For their military aid to Russia, what has Moscow promised to Iran and North Korea?

John Kirby, the spokesperson for the American National Security Council, presented a series of documents to support the hypothesis of military aid to Russia provided by North Korea, notably in the form of transfers of numerous containers of ammunition artillery, this Friday, October 13.

This support is reminiscent of that obtained, from the start of Russian aggression against Ukraine, from Iran, particularly in the form of very long-range Shahed 136 attack drones, widely used since.

But if it is relatively easy to determine the nature of Iranian and North Korean military aid to Russia, the nature of the counterparts offered by Moscow remains obscure for the moment, even if these will, in all probability, be , of only three types.

Although both deny it, evidence has continued to accumulate for several months concerning the military assistance provided by Tehran first, then by Pyongyang, then to Russia, to support its military effort in Ukraine. .

Military aid to Russia from Iran and North Korea

Thus, numerous debris and elements collected by the Ukrainian forces showed that Iran had indeed delivered several hundred very long-range Shahed 136 attack drones to Moscow, and allowed Russian companies to copy most of their elements. to design the Geranium attack drone.

Military aid to Russia: Shahed 136
The Iranian Shahed 136 allowed Russian armies to bypass effective Ukrainian anti-aircraft and anti-missile defenses, and to strike certain civilian infrastructures at lower cost.

More recently, followinga highly publicized visit by Kim Jong-un, the North Korean leader, to Moscow, the American National Security Council announced that it had obtained indisputable elements concerning North Korea sending a thousand containers by rail to Russia.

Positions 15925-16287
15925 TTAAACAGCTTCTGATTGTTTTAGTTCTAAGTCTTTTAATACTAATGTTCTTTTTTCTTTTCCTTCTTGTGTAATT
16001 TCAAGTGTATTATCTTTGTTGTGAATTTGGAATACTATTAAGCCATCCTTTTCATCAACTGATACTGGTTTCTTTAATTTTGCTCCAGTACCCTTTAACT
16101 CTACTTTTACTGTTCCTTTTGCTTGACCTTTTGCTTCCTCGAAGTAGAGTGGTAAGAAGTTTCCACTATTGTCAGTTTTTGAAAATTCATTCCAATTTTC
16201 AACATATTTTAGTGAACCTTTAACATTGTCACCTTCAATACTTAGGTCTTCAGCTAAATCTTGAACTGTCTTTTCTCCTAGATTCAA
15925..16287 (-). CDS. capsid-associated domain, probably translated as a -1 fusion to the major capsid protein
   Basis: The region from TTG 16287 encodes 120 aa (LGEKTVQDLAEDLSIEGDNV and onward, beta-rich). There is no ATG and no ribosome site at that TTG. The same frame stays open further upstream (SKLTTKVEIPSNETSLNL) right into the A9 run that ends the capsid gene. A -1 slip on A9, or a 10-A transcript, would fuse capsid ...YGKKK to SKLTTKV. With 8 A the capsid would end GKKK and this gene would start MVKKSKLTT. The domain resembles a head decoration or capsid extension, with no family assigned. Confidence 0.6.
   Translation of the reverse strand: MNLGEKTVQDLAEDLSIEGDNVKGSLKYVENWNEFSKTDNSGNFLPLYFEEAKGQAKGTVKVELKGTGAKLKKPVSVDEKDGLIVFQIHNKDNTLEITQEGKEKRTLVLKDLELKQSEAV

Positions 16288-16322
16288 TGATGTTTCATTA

According to American intelligence, these would be military equipment and especially ammunition, while for the first time in 20 months of war, the Ukrainian armies fired more artillery shells than the Russian army last week.

If this Iranian and North Korean aid is probably not decisive for the future of the conflict in Ukraine, even if it plays a significant role, it has certainly not been obtained without compensation from Moscow.

Considering the very specific situations of these two countries, on the index and under sanctions of the international community, and the threats to which their leaders think they are exposed, the compensation obtained by Pyongyang and Tehran from the Kremlin, can be of three types .

Russian veto at the United Nations Security Council

The first, and not the least, is based on Russia's seat as a permanent member of the United Nations Security Council, and above all on the permanent right of veto which attaches to this position in the hands of only five countries (China, United States -United States, France, United Kingdom and Russia).

United Nations Security Council e1603714185404 Russian Federation | Defense News | Russian-Ukrainian conflict
Russian support for the United Nations Security Council would allow Tehran and Pyongyang to see international sanctions erode over time, at least outside the Western bloc.

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